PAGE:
Jeremy married British actress Anna Massey in 1958, and had a son together in 1959 named David Raymond William Huggins, but the marriage was not to last and ended in divorce four years later. He married a second time, to American public television producer Joan Wilson (a.k.a. Sullivan) in 1977 and was a stepfather to her two children, although saw little distinction between them and his own son, describing all three as "my children." He was deeply committed to Joan, he said of their relationship, "We had a once-in-a-lifetime love. She was an incredible person, the best wife a man could have. This was the kind of relationship where I would start a sentence and she would finish it. Sometimes you can see behind somebody’s eyes and feel as if you have known them all your life. That’s how it was." In July 1985, Joan died of cancer, shortly after he had finished filming Holmes’ death’ in ‘The Final Problem’ for the Granada Sherlock Holmes series. Devastated by her death, he struggled to finish filming. On set he was reported to have manic episodes and excessive changes of mood, until eventually grief and workload became too much for him resulting in a breakdown. He was hospitalised and diagnosed with manic-depression. It was a condition he knew would never be cured, but he wanted to go back to work, to play Holmes again making the comment "But, darlings, the show must go on".
During the last decade of his life, Jeremy was treated in hospital several times for his mental illness. His health and appearance visibly deteriorated by the time he completed the later episodes of the Sherlock Holmes series, but his ambition was to complete adaptations for all 56 Sherlock Holmes short stories and the four novels. Sadly, he never completed this task.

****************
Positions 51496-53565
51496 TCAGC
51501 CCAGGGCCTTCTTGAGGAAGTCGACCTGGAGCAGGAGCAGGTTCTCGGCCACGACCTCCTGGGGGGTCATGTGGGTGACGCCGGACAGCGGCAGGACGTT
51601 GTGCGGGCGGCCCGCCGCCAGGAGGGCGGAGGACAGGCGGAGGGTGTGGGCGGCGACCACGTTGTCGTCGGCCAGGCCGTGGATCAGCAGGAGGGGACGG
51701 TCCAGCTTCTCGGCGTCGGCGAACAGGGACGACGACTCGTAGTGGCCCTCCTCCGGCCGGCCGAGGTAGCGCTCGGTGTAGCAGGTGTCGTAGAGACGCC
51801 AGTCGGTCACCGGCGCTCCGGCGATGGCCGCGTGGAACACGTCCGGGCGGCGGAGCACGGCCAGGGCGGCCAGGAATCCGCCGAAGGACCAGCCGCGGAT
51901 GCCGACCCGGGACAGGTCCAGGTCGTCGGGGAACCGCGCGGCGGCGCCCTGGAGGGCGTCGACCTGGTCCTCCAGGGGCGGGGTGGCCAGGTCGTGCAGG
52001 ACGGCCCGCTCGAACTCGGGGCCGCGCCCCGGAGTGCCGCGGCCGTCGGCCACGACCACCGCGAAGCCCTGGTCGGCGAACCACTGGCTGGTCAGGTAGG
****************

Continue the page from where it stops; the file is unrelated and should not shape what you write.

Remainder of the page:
Jeremy died of Cardiomyopathy (heart failure) on September 12th, 1995. His heart valves were scarred by a childhood bout with rheumatic fever which were further damaged by the toxic buildup of the medication used to treat his bipolar disorder, and by his heavy smoking. Although he had been diagnosed with the condition in the same year of his death, he was told he needed a heart transplant, to which Jeremy replied, "That’s far too dramatic, even for me!" The transplant didn’t occur because doctors feared that the anti-rejection drugs Jeremy would have needed the rest of his life would counteract the medications used to treat his bipolar disorder.
Jeremy wasn’t buried, but cremated, and as such, has no ‘final resting place’ for people to pay their respects to this extraordinary man. The best memorial we could bestow on him however, is for us to simply remember him and continue to watch the wonderful gift he left to us; his work.
The Complete Collection of the Granada series of Sherlock Holmes is available at Amazon UK as are My Fair Lady and War and Peace
There is also a campaign which aims to obtain a posthumous BAFTA for Jeremy Brett which you can read more about on their website www.bafta4jb.com
Lastly, we would like to share a short fan video with you we found on YouTube accompanied by the delightful song ‘Jeremy Brett’ by Poi Dog Pondering